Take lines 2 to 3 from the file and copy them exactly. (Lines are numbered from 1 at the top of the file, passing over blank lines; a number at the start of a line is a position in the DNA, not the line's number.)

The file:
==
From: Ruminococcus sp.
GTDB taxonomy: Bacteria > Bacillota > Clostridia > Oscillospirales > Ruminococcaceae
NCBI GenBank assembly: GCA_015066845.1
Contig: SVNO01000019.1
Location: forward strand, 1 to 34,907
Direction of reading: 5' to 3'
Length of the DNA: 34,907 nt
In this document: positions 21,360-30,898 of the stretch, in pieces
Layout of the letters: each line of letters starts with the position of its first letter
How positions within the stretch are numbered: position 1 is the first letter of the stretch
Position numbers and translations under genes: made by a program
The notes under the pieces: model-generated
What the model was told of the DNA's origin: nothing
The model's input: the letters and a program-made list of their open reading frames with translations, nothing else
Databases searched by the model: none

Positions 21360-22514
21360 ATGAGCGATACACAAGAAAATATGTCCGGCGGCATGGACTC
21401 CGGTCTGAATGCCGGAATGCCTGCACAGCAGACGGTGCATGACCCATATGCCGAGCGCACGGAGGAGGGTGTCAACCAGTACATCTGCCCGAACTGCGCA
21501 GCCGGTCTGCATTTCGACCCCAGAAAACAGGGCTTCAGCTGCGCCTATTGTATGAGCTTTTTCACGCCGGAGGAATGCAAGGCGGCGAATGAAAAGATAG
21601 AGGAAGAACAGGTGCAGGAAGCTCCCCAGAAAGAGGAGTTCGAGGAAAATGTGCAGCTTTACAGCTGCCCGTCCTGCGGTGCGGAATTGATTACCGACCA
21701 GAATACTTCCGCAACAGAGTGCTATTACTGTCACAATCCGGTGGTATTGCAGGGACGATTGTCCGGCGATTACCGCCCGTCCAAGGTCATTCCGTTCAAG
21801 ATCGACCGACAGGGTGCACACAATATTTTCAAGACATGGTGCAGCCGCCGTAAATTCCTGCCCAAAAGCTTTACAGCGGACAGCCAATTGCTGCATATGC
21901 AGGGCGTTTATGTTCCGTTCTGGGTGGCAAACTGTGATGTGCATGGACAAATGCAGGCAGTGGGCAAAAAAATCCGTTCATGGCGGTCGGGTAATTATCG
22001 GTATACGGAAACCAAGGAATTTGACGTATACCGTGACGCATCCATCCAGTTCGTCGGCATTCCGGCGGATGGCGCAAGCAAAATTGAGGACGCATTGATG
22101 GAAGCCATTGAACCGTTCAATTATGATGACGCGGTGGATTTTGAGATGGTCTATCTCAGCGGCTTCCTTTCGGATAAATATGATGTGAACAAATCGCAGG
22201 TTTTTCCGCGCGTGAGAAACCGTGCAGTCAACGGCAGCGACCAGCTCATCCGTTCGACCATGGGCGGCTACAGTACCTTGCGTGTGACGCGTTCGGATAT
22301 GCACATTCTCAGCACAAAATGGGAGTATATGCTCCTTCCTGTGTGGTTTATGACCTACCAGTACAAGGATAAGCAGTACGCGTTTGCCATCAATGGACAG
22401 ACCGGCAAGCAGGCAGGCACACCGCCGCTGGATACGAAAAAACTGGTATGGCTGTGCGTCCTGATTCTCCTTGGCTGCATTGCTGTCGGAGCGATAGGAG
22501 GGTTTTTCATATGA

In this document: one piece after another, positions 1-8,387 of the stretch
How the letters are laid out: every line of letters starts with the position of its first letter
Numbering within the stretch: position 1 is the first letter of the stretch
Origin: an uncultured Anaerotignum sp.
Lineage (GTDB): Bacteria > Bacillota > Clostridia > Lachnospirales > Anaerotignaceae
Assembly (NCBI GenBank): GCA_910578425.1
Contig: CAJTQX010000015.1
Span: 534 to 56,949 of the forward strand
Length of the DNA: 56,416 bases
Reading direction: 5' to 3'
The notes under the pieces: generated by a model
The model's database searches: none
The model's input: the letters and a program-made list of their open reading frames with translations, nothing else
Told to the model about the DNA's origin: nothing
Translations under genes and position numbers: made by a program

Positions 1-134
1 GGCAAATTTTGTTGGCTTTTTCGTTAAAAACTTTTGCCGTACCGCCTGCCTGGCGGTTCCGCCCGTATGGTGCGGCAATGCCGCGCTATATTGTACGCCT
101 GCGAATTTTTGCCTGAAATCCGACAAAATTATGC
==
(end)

GTDB taxonomy: Bacteria > Bacillota > Clostridia > Oscillospirales > Ruminococcaceae
NCBI GenBank assembly: GCA_015066845.1